Healthcare costs attributable to congenital cytomegalovirus infection

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Abstract

Objective

Congenital cytomegalovirus infection (cCMV) can cause symptoms at birth as well as long-term impairment. This study estimates cCMV-related healthcare costs in the Netherlands in early childhood.

Design, setting and patients

In a nationwide retrospective cohort study, 156 children with cCMV were identified by testing 31 484 neonatal dried blood spots for cCMV. Use of healthcare resources in the first 6 years of life by children with cCMV and a matched cCMV-negative control group were analysed. Mean costs per child were calculated by multiplying healthcare resource use by its reference prices.

Exposure

Children with cCMV were compared with cCMV-negative children.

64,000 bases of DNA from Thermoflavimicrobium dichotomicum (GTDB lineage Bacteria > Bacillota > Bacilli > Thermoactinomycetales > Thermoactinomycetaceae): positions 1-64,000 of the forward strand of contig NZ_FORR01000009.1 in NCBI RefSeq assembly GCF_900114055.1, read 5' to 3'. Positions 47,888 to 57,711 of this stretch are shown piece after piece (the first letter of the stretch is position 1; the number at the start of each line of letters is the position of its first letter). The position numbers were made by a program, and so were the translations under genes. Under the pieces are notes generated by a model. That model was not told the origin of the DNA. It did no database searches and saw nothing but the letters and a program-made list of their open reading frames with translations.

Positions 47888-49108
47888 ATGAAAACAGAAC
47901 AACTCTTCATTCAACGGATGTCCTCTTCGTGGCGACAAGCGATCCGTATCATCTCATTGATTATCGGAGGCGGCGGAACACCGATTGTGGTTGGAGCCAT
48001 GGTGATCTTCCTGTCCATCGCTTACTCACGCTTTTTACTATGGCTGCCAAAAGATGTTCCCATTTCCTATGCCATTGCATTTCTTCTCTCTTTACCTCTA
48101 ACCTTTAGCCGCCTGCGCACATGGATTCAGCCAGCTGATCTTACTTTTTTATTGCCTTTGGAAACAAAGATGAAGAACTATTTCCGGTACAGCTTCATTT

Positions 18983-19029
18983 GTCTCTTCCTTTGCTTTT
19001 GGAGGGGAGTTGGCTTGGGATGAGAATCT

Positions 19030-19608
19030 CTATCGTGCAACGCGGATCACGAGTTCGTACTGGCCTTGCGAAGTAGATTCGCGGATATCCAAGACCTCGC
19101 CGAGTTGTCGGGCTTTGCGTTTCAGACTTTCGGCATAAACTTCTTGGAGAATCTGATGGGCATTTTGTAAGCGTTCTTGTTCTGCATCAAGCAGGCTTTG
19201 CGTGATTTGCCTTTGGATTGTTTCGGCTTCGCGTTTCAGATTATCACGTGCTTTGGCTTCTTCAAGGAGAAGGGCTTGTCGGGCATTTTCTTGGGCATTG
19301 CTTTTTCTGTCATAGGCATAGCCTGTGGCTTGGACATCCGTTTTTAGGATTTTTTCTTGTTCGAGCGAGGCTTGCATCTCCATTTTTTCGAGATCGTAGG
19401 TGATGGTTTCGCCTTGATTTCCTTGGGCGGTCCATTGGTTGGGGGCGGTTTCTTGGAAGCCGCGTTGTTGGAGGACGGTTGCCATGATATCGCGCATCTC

Main outcome measures

The average total healthcare costs per child were based on the average costs for hospital admissions and consultations by healthcare providers.

Results

Mean healthcare costs of children with cCMV (€6113, n=133) were higher than children without cCMV (€3570, n=274), although statistically not significant, with a mean difference of €2544 (95% CI €-451 to €5538). The costs of children with long-term impairment were two times higher in children with cCMV (€17 205) compared with children without cCMV (€8332).

Conclusions

Children with cCMV, especially those with long-term impairment and those symptomatic at birth, accrue higher healthcare costs than cCMV-negative children in the first 6 years of life, although this is not statistically significant. This economic impact is of importance in the evaluation of preventive measures against cCMV.

Trial registration number

NTR3582.

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